Over the last year, I’ve been obsessed with the concept of productivity & efficiency. If you aren’t familiar with the definitions or don’t feel like looking them up right now, it’s this:
Productivity – Output per unit of time.
Efficiency – Best output per unit of time.
For the last couple years, I would experiment with every technique I could find regarding how to improve my productivity in hopes that I can be a bit more productive with each new day. This served me quite well after finding different frameworks for approaching this problem. I found tools like:
- Getting Things Done (David Allen)
- Eat The Frog (Brian Tracy)
- Time Blocking
- Don’t Break The Chain (Jerry Seinfeld)
- Pomodoro Technique (Francesco Cirillo)
- 1-3-5 Lists
- Kanban Boards
- Biological Clocks
- And many more
Some of these tools worked really well, and others wouldn’t stick for longer than a couple days. Ultimately, you’ll find your own toolset that works best for you, but here’s mine for reference:
- To-Dos (Todoist) for daily, weekly, monthly planning, prioritization, and backlogging.
- Time Blocking (Calendar) for daily deep work sessions (2x a day for 2 hours each)
- 1-3-5 Lists (Todoist) with priority 1 (1), priority 2 (3), and priority 3 (5) to work on what’s important in order.
- Biological Clocks / Eat The Frog (Early Morning) for getting my number one priority done first thing in the morning.
Alongside that journey, I found myself in parallel learning about a few Japanese concepts known as “Yugen”, “Kaizen”, and “Mushin”.
- Yugen – Eager for change.
- Kaizen – Change for better.
- Mushin – No Mind.
These concepts have held as mantras in my life for quite some time now even though I didn’t really understand them at first. Although I don’t claim to really understand them any further today, I feel like there’s a breakthrough in terms of balancing one’s productivity & efficiency in a delicate way.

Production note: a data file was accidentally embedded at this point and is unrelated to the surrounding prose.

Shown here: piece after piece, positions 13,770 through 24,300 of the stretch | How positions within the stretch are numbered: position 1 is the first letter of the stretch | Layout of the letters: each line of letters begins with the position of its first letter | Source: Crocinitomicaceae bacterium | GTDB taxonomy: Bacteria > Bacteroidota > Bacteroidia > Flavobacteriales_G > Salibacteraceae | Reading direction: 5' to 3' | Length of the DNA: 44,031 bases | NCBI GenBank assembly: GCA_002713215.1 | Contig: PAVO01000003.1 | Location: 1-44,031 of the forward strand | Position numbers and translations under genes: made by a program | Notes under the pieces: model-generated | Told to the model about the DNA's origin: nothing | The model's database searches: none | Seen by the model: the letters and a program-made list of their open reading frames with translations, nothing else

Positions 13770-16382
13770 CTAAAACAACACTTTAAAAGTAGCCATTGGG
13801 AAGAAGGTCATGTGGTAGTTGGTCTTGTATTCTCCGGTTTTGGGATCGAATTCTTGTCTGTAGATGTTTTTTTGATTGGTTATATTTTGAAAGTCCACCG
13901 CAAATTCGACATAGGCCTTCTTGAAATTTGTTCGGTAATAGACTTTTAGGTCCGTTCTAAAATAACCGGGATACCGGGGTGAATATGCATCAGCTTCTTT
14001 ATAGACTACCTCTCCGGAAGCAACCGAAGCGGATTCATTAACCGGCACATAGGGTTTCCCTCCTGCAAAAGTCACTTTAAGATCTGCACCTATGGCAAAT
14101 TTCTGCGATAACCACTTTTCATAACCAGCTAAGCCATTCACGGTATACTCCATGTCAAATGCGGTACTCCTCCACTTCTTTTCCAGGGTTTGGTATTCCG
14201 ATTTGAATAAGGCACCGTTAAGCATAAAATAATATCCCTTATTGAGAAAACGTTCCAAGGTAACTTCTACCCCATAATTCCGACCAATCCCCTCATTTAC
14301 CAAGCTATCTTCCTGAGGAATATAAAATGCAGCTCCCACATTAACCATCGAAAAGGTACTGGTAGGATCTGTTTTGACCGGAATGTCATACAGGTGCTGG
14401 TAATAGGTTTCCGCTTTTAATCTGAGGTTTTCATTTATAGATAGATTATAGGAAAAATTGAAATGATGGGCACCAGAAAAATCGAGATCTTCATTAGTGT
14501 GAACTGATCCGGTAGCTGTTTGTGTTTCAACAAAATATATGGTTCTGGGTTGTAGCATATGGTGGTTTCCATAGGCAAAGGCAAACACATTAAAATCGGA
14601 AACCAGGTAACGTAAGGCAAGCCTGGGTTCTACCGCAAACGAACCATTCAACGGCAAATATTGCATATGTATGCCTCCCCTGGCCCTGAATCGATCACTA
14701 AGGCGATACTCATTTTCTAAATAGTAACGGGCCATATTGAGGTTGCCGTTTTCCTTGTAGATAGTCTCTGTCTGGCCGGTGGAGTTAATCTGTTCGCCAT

The way I’ve primarily discovered this feeling is this. Productivity on its own can be quite destructive. It can lead to burnout, lost passion, and even believe it or not; not getting anything done. Efficiency on the other hand is bringing in more consciousness into your work. These concepts are more about emptying your mind, practicing mindfulness, and falling into a zen-like state.
This last year, I spent much of my time getting to understand the conscious side of efficiency. I started to look outward at many of the things I cannot control (life, work, people) and then inwards to things I can control (emotions, feelings, attitudes). What I realized is that productivity is subject to the things we cannot control. Life will interrupt you, work will stop you, and people rely on you. Whereas efficiency is subject to the things we can control. If you’re in the right mindset and have a positive attitude, you can achieve anything.
That brings us to the three Japanese concepts above where each have a place for being efficient.
- Yugen makes us feel uneasy at first as we’re not sure why we’re feeling what we’re feeling, but ultimately we know we must change.
- Kaizen makes us feel excited to make this change in a positive way.
- Mushin makes us feel completely free & present with full awareness of our self.
What resulted from embracing these three concepts was more efficiency than I have ever imagined before. I’m no longer on a quest of being more productive & finding the tools to do so. Rather, I’m on a quest of being more conscious and letting my feelings lead me to my best means of practicing everyday.